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News article20 December 2023Directorate-General for Environment2 min read

The Road to Green 7: How can we make sure products last longer and are repairable?

Our current economic system is based on the so-called 'take-make-use-dispose' model and is unsustainable at its current rate.

Sustainable smartphones? Modular design promotes do-it-yourself repair to extend device life
Photo by Bru-nO, Pixabay

We live in a largely throwaway kind of culture, where many products do not last long and are thrown away when they no longer work, damaging the environment and people’s wallets.

How can products be more sustainable and what does a circular economy mean in practice? In this episode of “The Road to Green”, Euronews explores the efforts made by consumers, businesses and policymakers to make sure products last longer and are more easily repairable. 

In the Netherlands, people are tired of products made to last for a short time, and they are tired of over-consumption. Consumer habits are changing. There are now thousands of repair cafés around the world, and Euronews visits one in Amsterdam - the city where the concept originated. At one of Europe's most renowned design universities in Delft, Euronews explores the responsibility of designers in tomorrow's circular economy. Digging into the question of long-lasting electronics, Euronews visits Fairphone, a company that produces phones that are easy to dismantle and built to last.  

In Luxembourg, Euronews speaks to a member of the Ministry of the Economy on how information could be circulated from material producers to end consumers and how this ties into European legislation.  

Watch the full episode


Our current “take-make-use-dispose” consumption model is leading to unsustainable extraction of natural resources and increasing waste. Bearing in mind that much of a product's environmental impact is determined at the design stage, to address this issue, the European Commission proposed in 2022 an Ecodesign for Sustainable Products Regulation as part of the Commission's Circular Economy Action Plan under the European Green Deal.

The Regulation aims to make sustainable products the norm on the EU market, by making them last longer, use energy and resources more efficiently, easier to repair and recycle, contain fewer substances of concern and include more recycled content.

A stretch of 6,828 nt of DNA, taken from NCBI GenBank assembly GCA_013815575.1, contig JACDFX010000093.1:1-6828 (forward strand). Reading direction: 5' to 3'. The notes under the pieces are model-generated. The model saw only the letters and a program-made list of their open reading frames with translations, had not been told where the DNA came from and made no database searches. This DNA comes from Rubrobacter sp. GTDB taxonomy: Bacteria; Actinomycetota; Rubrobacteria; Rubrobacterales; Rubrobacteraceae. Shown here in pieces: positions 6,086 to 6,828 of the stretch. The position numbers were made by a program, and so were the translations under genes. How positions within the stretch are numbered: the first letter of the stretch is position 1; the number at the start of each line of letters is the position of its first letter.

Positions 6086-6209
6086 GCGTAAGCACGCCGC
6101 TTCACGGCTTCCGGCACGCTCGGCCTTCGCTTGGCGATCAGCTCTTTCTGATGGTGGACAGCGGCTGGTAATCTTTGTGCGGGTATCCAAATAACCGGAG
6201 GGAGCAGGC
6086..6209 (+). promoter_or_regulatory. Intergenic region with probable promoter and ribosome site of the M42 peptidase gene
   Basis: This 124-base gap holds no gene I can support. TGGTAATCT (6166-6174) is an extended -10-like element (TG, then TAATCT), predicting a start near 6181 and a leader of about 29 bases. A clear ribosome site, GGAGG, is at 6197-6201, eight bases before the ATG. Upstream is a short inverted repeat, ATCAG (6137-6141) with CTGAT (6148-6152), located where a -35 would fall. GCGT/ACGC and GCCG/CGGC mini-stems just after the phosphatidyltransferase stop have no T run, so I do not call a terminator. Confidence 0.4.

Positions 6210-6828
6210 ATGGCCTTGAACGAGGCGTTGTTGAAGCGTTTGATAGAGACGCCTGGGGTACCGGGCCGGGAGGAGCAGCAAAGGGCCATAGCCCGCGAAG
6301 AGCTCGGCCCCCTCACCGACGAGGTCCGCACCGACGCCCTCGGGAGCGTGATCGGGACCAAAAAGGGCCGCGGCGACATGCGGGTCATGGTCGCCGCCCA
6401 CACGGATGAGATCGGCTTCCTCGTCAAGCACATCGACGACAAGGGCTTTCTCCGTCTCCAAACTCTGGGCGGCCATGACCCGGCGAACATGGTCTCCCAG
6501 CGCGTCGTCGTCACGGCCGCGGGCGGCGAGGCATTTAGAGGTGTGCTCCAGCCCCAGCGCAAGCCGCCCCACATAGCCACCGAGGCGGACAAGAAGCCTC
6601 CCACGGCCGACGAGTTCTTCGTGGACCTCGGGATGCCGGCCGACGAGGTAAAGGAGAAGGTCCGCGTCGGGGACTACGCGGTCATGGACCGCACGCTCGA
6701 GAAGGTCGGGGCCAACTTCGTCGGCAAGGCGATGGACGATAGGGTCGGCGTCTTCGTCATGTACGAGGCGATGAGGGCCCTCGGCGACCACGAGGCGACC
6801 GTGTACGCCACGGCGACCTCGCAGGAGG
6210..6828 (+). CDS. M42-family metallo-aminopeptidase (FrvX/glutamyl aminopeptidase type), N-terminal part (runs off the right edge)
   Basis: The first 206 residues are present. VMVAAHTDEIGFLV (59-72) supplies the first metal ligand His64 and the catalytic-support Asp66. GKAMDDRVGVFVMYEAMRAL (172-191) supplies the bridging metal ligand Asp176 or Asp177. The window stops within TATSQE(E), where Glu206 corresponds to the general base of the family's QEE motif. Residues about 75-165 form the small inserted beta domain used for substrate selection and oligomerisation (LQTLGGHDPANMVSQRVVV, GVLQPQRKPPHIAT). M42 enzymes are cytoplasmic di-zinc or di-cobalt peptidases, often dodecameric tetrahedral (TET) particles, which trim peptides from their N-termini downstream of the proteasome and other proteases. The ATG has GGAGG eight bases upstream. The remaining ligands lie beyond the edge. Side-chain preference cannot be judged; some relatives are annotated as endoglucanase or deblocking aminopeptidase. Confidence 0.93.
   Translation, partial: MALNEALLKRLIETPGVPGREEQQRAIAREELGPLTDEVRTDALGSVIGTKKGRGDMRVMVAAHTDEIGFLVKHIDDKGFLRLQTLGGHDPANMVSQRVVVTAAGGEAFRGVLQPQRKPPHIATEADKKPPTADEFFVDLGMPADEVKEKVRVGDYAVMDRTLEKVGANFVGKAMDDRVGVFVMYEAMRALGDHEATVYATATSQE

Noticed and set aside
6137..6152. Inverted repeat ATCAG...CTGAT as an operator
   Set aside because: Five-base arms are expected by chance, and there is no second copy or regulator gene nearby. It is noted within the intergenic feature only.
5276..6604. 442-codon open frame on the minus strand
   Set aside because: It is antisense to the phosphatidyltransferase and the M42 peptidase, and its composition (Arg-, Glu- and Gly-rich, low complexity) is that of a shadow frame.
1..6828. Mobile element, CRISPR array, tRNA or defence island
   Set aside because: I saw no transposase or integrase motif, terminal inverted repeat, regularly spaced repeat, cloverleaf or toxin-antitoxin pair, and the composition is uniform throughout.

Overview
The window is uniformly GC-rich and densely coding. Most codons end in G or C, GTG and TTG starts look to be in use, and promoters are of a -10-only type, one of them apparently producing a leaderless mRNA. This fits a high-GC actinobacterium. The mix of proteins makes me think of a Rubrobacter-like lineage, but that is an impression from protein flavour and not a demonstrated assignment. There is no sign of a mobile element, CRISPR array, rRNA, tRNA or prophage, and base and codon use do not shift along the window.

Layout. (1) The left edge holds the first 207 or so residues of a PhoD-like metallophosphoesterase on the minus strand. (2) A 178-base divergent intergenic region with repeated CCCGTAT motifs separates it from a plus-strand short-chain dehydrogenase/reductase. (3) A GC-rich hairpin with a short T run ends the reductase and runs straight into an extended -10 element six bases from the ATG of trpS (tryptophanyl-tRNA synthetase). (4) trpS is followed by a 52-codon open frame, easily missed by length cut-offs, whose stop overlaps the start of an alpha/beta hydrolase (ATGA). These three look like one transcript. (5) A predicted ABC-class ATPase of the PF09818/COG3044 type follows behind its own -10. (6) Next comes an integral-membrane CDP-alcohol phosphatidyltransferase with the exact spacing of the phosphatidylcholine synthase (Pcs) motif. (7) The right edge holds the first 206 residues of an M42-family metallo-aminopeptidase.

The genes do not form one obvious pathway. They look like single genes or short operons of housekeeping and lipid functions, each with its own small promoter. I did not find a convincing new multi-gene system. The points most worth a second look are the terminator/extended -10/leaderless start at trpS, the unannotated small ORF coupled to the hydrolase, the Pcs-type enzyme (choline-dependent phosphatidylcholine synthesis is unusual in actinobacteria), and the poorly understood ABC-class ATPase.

The new law will build on the existing Ecodesign Directive that has successfully driven the improved energy efficiency of products in the EU for almost 20 years. It will allow to progressively set performance and information requirements for key products placed on the EU market. Under the new rules, more information on the sustainability characteristics of products will be made available, including through a ‘Digital Product Passport' which will help consumers and businesses make more sustainable product choices.

Following the provisional agreement on the new rules, the European Parliament and the Council will now formally adopt the new Regulation. 

The Commission has also adopted two further proposals: one on common rules promoting the repair of goods, ensuring that consumers have easier and cheaper options to repair products, and a second on Empowering consumers for the green transition. This proposal aims to ensure consumers get adequate information on a product’s durability and reparability before purchasing it. 

“The Road to Green” is a Euronews magazine in collaboration with the Directorate-General for Environment (ENV). It features monthly 8-minute videos, delivered in a road trip format, covering Europe’s continuing transformation to a circular, net-zero, nature-positive and clean economy.  

Watch previous episodes from "The Road to Green" TV magazine 


DG ENV co-finances the production of the Road to Green, while Euronews retain full editorial independence. Views and opinions expressed in the programme are solely those of the speakers and do not necessarily represent the views and opinions of the European Commission or any other entities.  


Publication date
20 December 2023
Directorate-General for Environment

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